Rebuilding Jays may not be major players

Jays may not be major players

TORONTO -- If the Blue Jays were one or two pieces away from immediately being a contender for the World Series, rookie general manager Alex Anthopoulos would strongly consider being a major player in the free-agent marketplace.

The reality for Toronto, coming off a disappointing fourth-place finish in the American League East, is that reaching the postseason appears to be a long-term goal at this point. Right now, Anthopoulos is determined to piece together a talented young core that he can build around.

What that means for the current offseason, and possibily next winter as well, is that the Blue Jays do not plan on being overly aggressive in free agency. On Friday at midnight ET, teams can begin offering contracts to any eligible free agents, bringing an end to the exclusive negotiating period clubs had with their own free agents.

Toronto has free agents in catcher Rod Barajas and shortstops Marco Scutaro and John McDonald, and Anthopoulos has maintained throughout the offseason that he has interest in retaining all three players. It is unlikely that all three will be back with the Jays in 2010, though, and they know that Anthopoulos has been busy searching for alternatives.

"As much as we'd like to bring all three of those players back," Anthopoulos said recently, "there may be some areas where it makes sense for us to pursue other opportunities -- sign a free agent or make a trade that will be better for this organization."

This winter, Anthopoulos will be more active on the trade front. The 32-year-old general manager has already taken steps to strengthen the Blue Jays' scouting and player development departments, and his current aim is to target younger players who are contractually controllable for a few years. Anthopoulos does not believe it makes sense to throw a pile of money into free agency right now.

If the Jays do look to free agency to fill any holes on the roster -- there are needs at catcher, shortstop and in the outfield -- the moves will likely be short-term solutions with second-tier players.

"I would say that I would probably be more active in trades than free agency," Anthopoulos said. "I think trades is definitely something that I'm going to be more aggressive with overall. That doesn't necessarily mean that they're going to occur, but it's probably a little bit more of a fit for our club right now."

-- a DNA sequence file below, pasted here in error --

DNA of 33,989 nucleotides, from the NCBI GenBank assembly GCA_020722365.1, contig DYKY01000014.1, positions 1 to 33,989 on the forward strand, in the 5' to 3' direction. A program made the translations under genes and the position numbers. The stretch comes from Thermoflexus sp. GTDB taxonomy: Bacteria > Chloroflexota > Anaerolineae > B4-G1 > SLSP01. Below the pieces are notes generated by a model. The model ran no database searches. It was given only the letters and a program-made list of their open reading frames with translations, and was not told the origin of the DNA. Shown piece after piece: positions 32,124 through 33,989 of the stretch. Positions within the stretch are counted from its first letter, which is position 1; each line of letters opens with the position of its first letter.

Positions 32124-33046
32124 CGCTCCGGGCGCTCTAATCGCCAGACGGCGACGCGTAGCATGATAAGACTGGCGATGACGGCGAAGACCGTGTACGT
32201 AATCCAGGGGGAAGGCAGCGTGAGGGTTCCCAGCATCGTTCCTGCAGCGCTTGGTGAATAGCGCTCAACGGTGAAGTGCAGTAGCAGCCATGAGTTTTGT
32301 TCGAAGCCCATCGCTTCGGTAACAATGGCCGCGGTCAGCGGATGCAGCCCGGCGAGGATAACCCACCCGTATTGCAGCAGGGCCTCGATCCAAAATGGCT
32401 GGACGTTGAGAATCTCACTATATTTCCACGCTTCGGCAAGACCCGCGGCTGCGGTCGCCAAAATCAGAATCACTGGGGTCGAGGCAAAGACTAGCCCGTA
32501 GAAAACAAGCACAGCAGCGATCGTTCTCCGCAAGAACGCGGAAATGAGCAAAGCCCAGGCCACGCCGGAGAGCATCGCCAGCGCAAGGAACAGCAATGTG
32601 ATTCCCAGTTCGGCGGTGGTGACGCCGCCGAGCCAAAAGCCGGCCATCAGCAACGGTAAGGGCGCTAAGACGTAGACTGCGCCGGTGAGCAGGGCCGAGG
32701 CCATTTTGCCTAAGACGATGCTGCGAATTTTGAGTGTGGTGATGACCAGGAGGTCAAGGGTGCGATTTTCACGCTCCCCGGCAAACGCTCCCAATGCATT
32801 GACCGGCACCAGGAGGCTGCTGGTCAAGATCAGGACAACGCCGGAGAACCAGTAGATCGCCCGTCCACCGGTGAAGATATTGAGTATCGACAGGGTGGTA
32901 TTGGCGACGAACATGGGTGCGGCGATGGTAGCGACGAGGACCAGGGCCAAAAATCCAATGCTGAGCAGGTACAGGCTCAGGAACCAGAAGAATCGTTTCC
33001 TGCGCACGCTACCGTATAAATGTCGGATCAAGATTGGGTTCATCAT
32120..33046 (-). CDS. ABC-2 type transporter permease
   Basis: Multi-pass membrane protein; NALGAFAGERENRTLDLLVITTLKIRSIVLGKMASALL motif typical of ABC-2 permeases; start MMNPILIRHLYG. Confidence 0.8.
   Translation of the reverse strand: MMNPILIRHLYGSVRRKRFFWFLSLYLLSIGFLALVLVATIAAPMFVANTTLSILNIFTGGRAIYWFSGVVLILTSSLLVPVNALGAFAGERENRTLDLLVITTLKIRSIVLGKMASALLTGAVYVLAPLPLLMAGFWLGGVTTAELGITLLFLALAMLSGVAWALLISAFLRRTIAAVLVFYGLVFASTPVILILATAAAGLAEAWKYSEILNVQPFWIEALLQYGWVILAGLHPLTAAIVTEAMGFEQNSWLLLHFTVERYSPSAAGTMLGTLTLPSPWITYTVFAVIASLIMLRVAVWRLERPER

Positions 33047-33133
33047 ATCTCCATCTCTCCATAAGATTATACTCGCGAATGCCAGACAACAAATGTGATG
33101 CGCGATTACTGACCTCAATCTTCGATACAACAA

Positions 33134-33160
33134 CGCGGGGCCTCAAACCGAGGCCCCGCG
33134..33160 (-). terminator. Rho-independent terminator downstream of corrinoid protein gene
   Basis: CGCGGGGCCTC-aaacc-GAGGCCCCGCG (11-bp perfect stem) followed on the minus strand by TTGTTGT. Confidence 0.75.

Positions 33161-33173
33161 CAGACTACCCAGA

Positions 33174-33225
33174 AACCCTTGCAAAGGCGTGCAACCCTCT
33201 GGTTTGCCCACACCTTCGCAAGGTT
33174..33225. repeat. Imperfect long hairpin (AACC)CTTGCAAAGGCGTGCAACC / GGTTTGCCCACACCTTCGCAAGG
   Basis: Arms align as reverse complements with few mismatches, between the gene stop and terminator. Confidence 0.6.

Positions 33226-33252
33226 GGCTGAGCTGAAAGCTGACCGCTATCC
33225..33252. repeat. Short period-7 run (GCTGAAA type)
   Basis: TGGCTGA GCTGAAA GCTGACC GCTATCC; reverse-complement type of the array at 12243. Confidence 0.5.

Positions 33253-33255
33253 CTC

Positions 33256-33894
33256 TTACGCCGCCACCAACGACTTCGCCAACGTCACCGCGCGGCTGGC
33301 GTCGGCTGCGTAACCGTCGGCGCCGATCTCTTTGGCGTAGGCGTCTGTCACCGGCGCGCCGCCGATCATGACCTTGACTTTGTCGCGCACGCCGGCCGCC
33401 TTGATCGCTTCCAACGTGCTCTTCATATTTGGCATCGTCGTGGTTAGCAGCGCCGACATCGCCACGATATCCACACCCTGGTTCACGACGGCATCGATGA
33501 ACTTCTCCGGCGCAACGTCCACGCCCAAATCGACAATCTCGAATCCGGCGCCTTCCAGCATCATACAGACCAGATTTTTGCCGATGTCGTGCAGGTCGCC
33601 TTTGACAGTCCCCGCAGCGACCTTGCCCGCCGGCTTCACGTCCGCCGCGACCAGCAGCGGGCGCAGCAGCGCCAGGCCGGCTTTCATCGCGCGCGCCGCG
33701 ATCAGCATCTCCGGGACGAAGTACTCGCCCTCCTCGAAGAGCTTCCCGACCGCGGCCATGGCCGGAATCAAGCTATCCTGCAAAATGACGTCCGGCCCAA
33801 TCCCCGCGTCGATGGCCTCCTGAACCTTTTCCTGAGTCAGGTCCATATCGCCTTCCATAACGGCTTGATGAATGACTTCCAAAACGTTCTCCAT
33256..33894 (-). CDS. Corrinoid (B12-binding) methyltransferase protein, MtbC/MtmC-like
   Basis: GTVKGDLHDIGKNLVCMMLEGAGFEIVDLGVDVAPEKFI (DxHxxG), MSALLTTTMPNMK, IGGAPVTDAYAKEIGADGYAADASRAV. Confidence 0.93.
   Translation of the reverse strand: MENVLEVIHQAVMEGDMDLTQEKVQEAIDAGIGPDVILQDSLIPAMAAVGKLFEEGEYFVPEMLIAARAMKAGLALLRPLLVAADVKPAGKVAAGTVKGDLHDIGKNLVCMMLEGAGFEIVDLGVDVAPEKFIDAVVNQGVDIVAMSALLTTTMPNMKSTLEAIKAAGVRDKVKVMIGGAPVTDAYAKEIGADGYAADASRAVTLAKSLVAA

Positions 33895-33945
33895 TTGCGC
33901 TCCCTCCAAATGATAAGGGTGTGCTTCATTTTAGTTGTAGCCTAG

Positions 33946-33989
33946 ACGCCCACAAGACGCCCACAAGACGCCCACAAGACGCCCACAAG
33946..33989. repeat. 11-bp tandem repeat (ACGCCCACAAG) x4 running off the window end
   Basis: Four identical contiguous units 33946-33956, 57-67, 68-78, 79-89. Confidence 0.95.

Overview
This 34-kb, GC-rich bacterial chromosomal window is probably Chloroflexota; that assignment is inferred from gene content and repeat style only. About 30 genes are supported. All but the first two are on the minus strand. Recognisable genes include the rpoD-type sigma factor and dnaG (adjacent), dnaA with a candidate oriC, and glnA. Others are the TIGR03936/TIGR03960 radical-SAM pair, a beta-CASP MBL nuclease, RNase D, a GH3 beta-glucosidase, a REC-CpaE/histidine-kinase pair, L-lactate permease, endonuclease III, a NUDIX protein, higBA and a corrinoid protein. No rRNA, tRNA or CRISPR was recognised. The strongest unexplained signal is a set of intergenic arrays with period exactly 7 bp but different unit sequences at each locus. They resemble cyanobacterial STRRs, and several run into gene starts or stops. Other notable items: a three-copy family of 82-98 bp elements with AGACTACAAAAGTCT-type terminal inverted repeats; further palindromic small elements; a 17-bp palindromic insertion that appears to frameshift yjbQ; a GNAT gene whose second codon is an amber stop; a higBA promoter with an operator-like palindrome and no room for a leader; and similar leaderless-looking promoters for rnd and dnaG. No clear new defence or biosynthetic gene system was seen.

For his own free agents, Anthopoulos is also taking their free-agent classification into account. Scutaro qualified as a Type A free agent, meaning the Jays would receive two compensatory picks in the 2010 First-Year Player Draft if he declines an arbitration offer and signs with another team. Barajas is a Type B free agent, which could potentially net another compensatory pick for Toronto.

For a team in transition, having a surplus of selections in the early portion of the Draft would only be beneficial for the Blue Jays. Similarly, Toronto, which will likely operate on a payroll close to the $80 million it used last season, will think twice about signing a Type A or Type B free agent this winter, knowing it would have to forfeit Draft picks for such a move.

Adding a slugger like Jason Bay or an ace like John Lackey could undoubtedly help, but given the current state of the ballclub, do not expect the Jays to make a big splash in free agency.

"If you feel like you're one or two pieces away and you're going to supplement a strong core to put you over the top," Anthopoulos said, "that makes sense, because you've probably at that point already made a big financial commitment, and that may put your large financial commitment over the top.

"But if you're looking to build a core, and to really take your club from 75 wins to 95 and over through free agency, it's in my opinion, and I've certainly talked with ownership and [team president and CEO Paul Beeston] about the analysis that I've done, I think we would be stuck with financial albatross contracts and we would be in a very tough spot going forward."

Anthopoulos knows there is no quick fix for Toronto's situation.

"I think there's many ways to improve this club," he said. "I don't think it'll happen all in one offseason. There definitely is a plan. We have players that we have, as an organization, targeted to try to acquire. We're going to do the best we can to acquire the players, and we're certainly set up for a Plan B and C if we don't get them."

Jordan Bastian is a reporter for This story was not subject to the approval of Major League Baseball or its clubs.